The Residential Architecture in Eugene Oregon, 1850 to 1950, Multiple Property Submission (MPS) was listed on the National Register of Historic Places in 2000. Portions of the content on this web page were adapted from a copy of the original nomination document. [†] Adaptation copyright © 2011, The Gombach Group.
The Fairmount neighborhood in east Eugene had its beginnings as the Town of Fairmount, platted and dedicated by George Melvin Miller and Professor John Straub in 1890. Fairmount was officially incorporated in 1892. Named after Philadelphia's Fairmount Park, it was envisioned as the ideal suburb to the University of Oregon and an instrumental link between Eugene and Springfield. Fairmount was annexed to the City of Eugene in 1904.
The neighborhood is relatively large and diverse. It is situated between the University of Oregon and Agate Street on the west and the ridgeline of Judkins Point on the east. The north end of the neighborhood is bounded by the Willamette River; the south boundary is more irregular, reaching as far as East 27th Avenue in the southwest corner and winding its way along the contours to Henricks Park, which is included in the area, in the southeast corner. Subsequent additions to the large area designated by the original town of Fairmount plat included Fairmount Heights in 1910 and the First Addition to Fairmount Heights in 1925.
Although there was development in the area during the 19th century, the vast majority of the houses were constructed between 1900 and about 1940. Some in-filling has occurred since that time. House sizes vary, ranging from comfortable small-family homes to large, elegant houses built for prominent Eugene families. Examples of many architectural styles can be found in the neighborhood although bungalows were by far the most popular, rivaled only by 20th Century Period Revival styles. Several houses in the Fairmount neighborhood were designed by local architects.
The neighborhood's proximity to the University of Oregon made Fairmount a desirable neighborhood for faculty and staff. Originally, Miller had hoped to locate the Siuslaw and Eastern Railway connection to the Southern Pacific line in Fairmount, but was unable to deliver. Rail transportation was established, however, when the University line of the street railway system was expanded into the Fairmount Loop, which made a wide circle through the neighborhood (a small section of track along Columbia Street has been preserved and is listed as a local landmark). This accessibility to the neighborhood, further enhanced by the early improvements of streets for automobile transportation, made it a desirable neighborhood for many professionals and merchant class families during the Motor Age.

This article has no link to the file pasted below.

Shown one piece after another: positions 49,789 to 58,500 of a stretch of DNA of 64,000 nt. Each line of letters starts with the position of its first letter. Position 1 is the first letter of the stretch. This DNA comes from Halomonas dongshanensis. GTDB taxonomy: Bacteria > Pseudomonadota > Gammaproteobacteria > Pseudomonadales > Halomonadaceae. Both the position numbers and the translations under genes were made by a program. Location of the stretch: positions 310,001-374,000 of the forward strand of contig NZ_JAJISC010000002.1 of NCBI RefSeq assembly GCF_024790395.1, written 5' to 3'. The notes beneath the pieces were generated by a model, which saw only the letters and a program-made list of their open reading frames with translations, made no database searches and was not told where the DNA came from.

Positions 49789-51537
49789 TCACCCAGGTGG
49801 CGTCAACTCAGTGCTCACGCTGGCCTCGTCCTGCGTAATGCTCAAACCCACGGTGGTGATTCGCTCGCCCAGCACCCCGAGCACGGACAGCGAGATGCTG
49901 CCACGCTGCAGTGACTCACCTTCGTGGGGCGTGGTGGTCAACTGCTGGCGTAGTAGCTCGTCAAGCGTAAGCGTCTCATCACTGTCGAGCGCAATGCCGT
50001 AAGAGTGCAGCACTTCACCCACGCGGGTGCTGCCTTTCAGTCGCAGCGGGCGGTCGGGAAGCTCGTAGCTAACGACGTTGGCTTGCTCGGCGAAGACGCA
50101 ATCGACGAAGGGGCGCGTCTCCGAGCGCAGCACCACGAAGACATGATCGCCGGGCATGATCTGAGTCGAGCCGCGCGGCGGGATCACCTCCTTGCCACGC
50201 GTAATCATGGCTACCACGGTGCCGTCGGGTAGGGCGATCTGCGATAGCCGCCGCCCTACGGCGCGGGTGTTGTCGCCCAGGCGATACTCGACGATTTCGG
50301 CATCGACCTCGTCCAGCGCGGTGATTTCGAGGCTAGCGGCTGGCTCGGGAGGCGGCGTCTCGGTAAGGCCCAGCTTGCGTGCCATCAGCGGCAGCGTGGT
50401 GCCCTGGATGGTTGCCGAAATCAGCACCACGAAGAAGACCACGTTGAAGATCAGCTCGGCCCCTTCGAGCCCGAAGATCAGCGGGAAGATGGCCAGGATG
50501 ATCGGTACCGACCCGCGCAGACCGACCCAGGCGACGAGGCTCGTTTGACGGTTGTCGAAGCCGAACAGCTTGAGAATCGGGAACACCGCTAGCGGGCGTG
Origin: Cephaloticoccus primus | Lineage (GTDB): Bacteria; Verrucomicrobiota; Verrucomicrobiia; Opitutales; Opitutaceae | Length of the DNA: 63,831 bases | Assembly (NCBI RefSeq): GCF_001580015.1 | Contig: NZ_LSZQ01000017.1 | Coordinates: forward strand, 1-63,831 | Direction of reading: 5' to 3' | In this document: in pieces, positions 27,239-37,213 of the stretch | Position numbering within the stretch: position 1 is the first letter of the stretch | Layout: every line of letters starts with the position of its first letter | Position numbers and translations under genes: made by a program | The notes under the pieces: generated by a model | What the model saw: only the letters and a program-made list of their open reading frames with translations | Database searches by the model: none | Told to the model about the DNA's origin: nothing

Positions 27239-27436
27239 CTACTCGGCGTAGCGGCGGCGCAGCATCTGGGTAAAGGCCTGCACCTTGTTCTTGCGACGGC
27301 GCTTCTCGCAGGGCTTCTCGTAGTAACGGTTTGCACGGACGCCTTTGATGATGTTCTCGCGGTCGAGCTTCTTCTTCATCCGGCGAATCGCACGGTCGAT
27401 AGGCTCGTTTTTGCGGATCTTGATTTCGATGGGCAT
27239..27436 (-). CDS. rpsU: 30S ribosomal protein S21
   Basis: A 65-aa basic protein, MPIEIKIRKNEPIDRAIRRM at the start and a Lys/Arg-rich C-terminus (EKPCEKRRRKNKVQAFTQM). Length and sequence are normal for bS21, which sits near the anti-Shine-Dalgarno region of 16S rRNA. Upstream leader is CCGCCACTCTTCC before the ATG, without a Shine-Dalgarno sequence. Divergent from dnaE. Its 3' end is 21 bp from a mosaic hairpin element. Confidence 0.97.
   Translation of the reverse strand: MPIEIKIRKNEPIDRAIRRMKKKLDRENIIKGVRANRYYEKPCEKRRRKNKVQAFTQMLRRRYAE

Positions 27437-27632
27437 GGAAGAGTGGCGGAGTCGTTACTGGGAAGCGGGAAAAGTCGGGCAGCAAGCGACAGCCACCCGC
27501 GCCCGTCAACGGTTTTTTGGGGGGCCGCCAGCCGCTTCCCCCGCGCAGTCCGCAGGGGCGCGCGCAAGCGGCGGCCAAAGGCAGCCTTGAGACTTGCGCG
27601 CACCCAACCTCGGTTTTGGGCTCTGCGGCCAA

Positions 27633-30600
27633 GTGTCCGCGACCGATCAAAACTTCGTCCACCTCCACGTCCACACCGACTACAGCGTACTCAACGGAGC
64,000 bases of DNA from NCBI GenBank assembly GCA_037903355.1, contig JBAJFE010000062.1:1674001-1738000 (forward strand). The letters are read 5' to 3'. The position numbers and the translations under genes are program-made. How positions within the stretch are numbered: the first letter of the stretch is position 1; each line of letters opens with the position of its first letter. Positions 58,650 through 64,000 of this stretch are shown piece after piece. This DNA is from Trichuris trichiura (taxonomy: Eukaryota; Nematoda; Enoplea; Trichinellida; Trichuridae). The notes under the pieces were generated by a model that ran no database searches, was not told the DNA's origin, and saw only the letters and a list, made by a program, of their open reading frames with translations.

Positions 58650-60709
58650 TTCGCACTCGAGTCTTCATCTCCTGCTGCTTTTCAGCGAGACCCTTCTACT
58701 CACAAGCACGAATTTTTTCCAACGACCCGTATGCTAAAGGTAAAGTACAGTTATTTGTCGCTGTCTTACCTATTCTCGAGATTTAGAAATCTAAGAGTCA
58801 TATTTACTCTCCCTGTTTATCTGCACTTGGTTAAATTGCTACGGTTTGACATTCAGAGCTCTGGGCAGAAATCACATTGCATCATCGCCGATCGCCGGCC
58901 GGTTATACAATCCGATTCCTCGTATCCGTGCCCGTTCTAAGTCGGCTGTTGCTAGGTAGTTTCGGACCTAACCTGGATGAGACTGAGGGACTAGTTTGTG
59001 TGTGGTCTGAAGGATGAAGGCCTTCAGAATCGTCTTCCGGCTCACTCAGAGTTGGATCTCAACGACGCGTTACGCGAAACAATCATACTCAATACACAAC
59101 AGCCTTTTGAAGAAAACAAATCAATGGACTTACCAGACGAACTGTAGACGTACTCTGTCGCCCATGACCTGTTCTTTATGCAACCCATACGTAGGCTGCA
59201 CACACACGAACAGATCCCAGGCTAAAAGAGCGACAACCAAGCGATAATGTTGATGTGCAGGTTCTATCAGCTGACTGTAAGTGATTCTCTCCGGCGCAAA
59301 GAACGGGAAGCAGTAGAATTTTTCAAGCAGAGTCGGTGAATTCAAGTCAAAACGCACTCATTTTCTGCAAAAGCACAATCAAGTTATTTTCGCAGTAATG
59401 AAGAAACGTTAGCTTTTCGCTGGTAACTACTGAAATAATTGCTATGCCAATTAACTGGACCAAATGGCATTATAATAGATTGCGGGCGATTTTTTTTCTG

Development of businesses in the neighborhood was encouraged, although the neighborhood continued to be primarily residential. A few businesses were established in the neighborhood, located primarily along or near Franklin Boulevard. The neighborhood also included churches and schools. The Fairmount Presbyterian Church (the oldest extant church structure in Eugene), located on the corner of E. 15th and Villard, was constructed in 1895. The Fairmount Church of Christ, built in about 1930, was located on E. 17th Street. Condon School was constructed in 1909 for elementary students in the neighborhood. In 1924, Theodore Roosevelt Junior High School was built on Agate Street at East 18th Avenue. When Roosevelt School relocated to a new site, the building was converted to an elementary school and renamed Condon School (the original Condon School was demolished at that time). The building is now known as Agate Hall and is owned and used by the University of Oregon.
The neighborhood is notable for its wide tree-lined streets and public parks. Villard Street is a 100-foot wide boulevard with a planting strip separating the lanes of traffic. In 1908, over 1000 trees were ordered for planting in the neighborhood. Lindens were planted on Columbia, horse chestnuts on Moss and Orchard, maples on Villard and Fairmount, and walnuts on Walnut. Elm trees were planted along Agate Street in 1909. Many of these trees survive today. In 1906, T.G. Hendricks donated ten (10) acres of land for a public park (what is now a portion of Hendricks Park). Washburne Park, originally the gardens and lawns of the Washburne residence, was donated to the city for use as a public park by Mrs. Carl Washburne.
Commercial development along Franklin Boulevard has continued to chip away at the north edge of the neighborhood. As the University of Oregon expanded, it grew in an easterly direction, taking with it a portion of the historic neighborhood, a pattern of growth that continues to encroach on the historic fabric of Fairmount Although development pressure appears to be limited to these issues at present, the neighborhood's proximity to the university makes it ripe for high-density development.
There are only two houses in the neighborhood that are listed on the National Register. These are the Charles S. Williams House (1973 Garden Way) and the Howard Hall House (1991 Garden Way). There are additional houses identified in the neighborhood that may be eligible for listing as individual resources. A portion of the neighborhood has also been identified as potentially eligible as a historic district.
† Michelle L. Dennis, Historic Preservation Consultant, Residential Architecture in Eugene Oregon, 1850 to 1950, nomination document, 2000, National Park Service, National Register of Historic Places, Washington, D.C.